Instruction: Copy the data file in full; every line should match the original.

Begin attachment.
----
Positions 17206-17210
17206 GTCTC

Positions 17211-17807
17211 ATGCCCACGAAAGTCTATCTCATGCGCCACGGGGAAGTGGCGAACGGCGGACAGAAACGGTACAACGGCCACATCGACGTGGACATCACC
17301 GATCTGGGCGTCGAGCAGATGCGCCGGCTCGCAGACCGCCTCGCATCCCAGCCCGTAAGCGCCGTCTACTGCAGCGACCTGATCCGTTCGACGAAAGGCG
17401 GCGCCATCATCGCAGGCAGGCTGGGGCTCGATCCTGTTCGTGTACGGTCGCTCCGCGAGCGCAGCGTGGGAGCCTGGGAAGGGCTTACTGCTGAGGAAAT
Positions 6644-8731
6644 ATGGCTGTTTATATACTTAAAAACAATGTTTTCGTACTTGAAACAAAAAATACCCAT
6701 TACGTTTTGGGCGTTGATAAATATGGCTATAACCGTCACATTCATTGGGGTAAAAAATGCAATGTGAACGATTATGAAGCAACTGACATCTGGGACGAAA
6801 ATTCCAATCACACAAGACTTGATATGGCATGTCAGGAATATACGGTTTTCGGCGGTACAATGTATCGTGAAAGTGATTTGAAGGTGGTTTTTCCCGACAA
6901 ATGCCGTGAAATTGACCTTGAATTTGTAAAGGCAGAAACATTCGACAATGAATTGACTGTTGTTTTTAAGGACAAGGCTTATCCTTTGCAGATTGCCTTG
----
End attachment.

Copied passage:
Positions 17206-17210
17206 GTCTC

Positions 17211-17807
17211 ATGCCCACGAAAGTCTATCTCATGCGCCACGGGGAAGTGGCGAACGGCGGACAGAAACGGTACAACGGCCACATCGACGTGGACATCACC
17301 GATCTGGGCGTCGAGCAGATGCGCCGGCTCGCAGACCGCCTCGCATCCCAGCCCGTAAGCGCCGTCTACTGCAGCGACCTGATCCGTTCGACGAAAGGCG
17401 GCGCCATCATCGCAGGCAGGCTGGGGCTCGATCCTGTTCGTGTACGGTCGCTCCGCGAGCGCAGCGTGGGAGCCTGGGAAGGGCTTACTGCTGAGGAAAT
Positions 6644-8731
6644 ATGGCTGTTTATATACTTAAAAACAATGTTTTCGTACTTGAAACAAAAAATACCCAT
6701 TACGTTTTGGGCGTTGATAAATATGGCTATAACCGTCACATTCATTGGGGTAAAAAATGCAATGTGAACGATTATGAAGCAACTGACATCTGGGACGAAA
6801 ATTCCAATCACACAAGACTTGATATGGCATGTCAGGAATATACGGTTTTCGGCGGTACAATGTATCGTGAAAGTGATTTGAAGGTGGTTTTTCCCGACAA
6901 ATGCCGTGAAATTGACCTTGAATTTGTAAAGGCAGAAACATTCGACAATGAATTGACTGTTGTTTTTAAGGACAAGGCTTATCCTTTGCAGATTGCCTTG